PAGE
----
Unlike other, independent research entities that have been denied approval for medical cannabis research, the CMCR has enjoyed good relations with federal regulators at the DEA and NIDA. The DEA went so far as to issue a press release crowing about its approval of the first two research applications by CMCR researchers. Despite this, it still took nearly a year for NIDA's cannabis to reach the hands of CMCR researchers.

Researchers must entice AIDS and cancer patients to volunteer for studies in which they receive low-grade NIDA cannabis or placebo in a cloistered clinical setting.

Another problem delaying CMCR researchers has been the difficulty of recruiting human subjects. Given that high-grade cannabis is already widely available to patients in California under Prop. 215, researchers have been hard pressed to entice AIDS and cancer patients to volunteer for controlled studies in which they receive low-grade NIDA cannabis or placebo in a cloistered clinical setting. Recruitment has proceeded at a snail's pace.
The CMCR was originally conceived as a three-year program. This year, the legislature voted to extend its mandate indefinitely. Its existing research program has been funded by legislative appropriations totaling $8.75 million over the past three years. No further funding is expected until more study results are announced.
Should the CMCR studies confirm that cannabis does have medical efficacy -as widely expected by knowledgeable observers- government regulators may finally be forced to revise federal policy. DEA, NIDA and ONDCP officials have repeatedly claimed that controlled scientific studies are essential to changing the Schedule One status of marijuana.
In the words of former DEA Commissioner Asa Hutchinson, "The question of whether marijuana has any legitimate medical purpose should be determined by sound science and medicine."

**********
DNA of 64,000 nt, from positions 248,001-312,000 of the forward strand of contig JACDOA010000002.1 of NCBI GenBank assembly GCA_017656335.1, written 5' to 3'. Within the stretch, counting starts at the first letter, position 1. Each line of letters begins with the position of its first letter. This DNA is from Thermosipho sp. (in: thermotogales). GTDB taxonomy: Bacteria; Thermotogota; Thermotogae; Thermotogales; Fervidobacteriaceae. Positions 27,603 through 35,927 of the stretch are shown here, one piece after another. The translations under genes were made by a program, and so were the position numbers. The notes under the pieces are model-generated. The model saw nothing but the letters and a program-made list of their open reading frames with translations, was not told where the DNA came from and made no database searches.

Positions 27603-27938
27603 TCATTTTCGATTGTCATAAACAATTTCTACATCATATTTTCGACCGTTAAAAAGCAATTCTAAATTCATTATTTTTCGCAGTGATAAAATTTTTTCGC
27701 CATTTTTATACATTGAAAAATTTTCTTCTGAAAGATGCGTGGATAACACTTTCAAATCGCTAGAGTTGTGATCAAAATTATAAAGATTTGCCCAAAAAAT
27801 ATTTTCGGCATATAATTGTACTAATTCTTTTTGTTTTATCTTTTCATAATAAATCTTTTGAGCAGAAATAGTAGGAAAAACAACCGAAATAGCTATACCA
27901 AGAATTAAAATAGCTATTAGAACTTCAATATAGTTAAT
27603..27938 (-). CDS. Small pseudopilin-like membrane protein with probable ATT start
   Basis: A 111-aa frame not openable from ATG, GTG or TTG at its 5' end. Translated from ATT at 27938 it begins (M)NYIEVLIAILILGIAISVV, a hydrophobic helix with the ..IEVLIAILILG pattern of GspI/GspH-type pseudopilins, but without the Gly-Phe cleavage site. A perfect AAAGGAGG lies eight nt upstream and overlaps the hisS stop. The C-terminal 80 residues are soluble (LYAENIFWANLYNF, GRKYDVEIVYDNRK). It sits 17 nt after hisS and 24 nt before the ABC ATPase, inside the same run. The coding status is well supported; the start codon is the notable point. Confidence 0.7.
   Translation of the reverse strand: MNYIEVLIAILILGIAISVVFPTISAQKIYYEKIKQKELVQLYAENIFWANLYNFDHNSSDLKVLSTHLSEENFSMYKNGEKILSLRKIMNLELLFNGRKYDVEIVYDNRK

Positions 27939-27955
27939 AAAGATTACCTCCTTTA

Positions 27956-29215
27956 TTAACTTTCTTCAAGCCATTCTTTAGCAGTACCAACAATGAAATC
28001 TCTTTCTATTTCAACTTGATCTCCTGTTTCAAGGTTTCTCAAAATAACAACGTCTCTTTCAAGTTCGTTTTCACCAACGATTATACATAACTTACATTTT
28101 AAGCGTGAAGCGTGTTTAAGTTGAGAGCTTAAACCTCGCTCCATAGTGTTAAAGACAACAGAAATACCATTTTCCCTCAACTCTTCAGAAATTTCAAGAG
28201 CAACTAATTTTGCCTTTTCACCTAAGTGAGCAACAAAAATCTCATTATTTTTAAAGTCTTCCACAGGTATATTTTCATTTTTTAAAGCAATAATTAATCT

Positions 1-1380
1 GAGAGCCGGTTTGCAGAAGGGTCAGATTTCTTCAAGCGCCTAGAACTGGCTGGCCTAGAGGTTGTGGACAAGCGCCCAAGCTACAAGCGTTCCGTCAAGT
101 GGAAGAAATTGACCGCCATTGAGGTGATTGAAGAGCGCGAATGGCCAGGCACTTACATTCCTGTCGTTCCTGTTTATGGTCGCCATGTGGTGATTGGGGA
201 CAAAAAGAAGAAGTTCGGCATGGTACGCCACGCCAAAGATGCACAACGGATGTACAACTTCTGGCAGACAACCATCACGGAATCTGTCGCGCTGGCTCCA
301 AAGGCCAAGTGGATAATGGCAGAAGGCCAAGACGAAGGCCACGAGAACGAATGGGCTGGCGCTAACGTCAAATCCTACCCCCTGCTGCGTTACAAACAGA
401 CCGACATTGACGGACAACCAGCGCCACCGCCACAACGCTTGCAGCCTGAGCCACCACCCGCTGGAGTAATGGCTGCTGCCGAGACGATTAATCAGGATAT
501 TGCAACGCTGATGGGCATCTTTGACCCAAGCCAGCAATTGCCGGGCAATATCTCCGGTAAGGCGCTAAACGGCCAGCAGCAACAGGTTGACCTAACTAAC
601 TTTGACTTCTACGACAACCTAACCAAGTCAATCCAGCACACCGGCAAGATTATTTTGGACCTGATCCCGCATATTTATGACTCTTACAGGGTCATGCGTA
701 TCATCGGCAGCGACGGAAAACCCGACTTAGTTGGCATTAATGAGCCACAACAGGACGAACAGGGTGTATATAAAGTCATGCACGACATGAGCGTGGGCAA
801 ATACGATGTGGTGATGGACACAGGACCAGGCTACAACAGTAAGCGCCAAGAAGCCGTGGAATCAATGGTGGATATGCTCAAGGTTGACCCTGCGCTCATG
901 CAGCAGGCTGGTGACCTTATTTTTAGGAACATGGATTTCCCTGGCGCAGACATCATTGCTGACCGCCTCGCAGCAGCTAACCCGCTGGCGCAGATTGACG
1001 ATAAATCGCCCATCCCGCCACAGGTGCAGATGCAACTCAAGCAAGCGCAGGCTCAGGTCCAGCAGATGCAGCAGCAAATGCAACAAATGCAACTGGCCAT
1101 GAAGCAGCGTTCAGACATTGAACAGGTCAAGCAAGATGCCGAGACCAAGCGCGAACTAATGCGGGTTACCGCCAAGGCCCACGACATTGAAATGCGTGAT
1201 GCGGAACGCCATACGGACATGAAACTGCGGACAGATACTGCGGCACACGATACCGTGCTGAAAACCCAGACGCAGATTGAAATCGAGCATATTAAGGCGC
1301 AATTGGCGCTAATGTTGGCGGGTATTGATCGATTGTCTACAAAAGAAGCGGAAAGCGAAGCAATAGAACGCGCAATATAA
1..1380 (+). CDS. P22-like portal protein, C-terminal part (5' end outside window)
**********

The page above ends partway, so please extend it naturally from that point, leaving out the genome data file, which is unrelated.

Speaking at the Commonwealth Club in San Francisco, Hutchinson boasted that his agency had authorized CMCR researchers to conduct safety and efficacy studies of medical marijuana. "The DEA realizes how important it is to keep listening to science," Hutchinson assured his audience. The proof will be in the pudding.

Lead Investigator Affiliation Title of Approved Study
Donald Abrams, MD UCSF Cannabis for Treatment of HIV-Related Peripheral Neuropathy
Donald Abrams, MD UCSF Cannabis in Combination With Opioids for Cancer Pain
Mark Agius, MD UC Davis Cannabis for Spasticity/Tremor in MS: Placebo-controlled study
Jody Corey-Bloom, MD UCSD Short-Term Effects of Cannabis Therapy on Spasticity in MS
Suzanne L. Dibble, DNSc, RN UCSF Treating Chemotherapy-Induced Delay Nausea with Cannabinoids
Sean Drummond, PhD UCSD Sleep and Medicinal Cannabis
Ronald Ellis, MD, PhD UCSD Placebo-Controlled Double-Blind Trial of Medicinal Cannabis in Painful HIV Neuropathy
Dennis Israelski, MD San Mateo County MMJ for HIV-associated DSPN: Adherence & Compliance Sub-study
Thomas Marcotte, PhD UCSF Impact of Repeated Cannabis Treatments on Driving Abilities
Ian Meng, PhD UCSF Mechanisms of Cannabinoid Analgesia
Daniele Piomelli, PhD UC Irvine Effects of Cannabis Therapy on Endogenous Cannabinoids
Rachel Schrier   Effects of Medicinal Cannabis on CD4 Immunity in AIDS
Mike Wallace, MD UCSD Analgesic Efficacy of Smoked Cannabis
Barth Wilsey, MD UC Davis Double-Blind, Palcebo Controlled Trial of Smoked Marijuana on Neuropathic Pain
    Studies Undergoing State and Federal Review
Donald Abrams, MD UCSF Vaporization as a Smokeless Cannabis Delivery System
Mark Barad, MD, PhD UCLA Cannabinoids in Fear Extinction
Ronald J. Ellis, MD, PhD UCSD UCSD Placebo-Controlled, Double-Blind Trial of Cannabis-Based Medicine Extract (CBME) in Painful HIV Neuropathy
Mark Wallace, MD UCSD Analgesic Efficacy of Smoked Cannabis in Refractory Cancer Pain



O'Shaughnessy's is the journal of the CCRMG/SCC. Our primary goals are the same as the stated goals of any reputable scientific publication: to bring out findings that are accurate, duplicable, and useful to the community at large. But in order to do this, we have to pursue parallel goals such as removing the impediments to clinical research created by Prohibition, and educating our colleagues, co-workers and patients as we educate ourselves about the medical uses of cannabis.
The Society of Cannabis Clinicians (SCC) was formed in the Autumn of 2004 by the member physicians of CCRMG to aid in the promulgation of voluntary standards for clinicians engaged in the recommendation and approval of cannabis under California law (HSC §11362.5).

As the collaborative effort continues to move closer to issueing guidelines, this site serves as a public venue for airing and discussing these guidelines.

Visit the SCC Site for more information.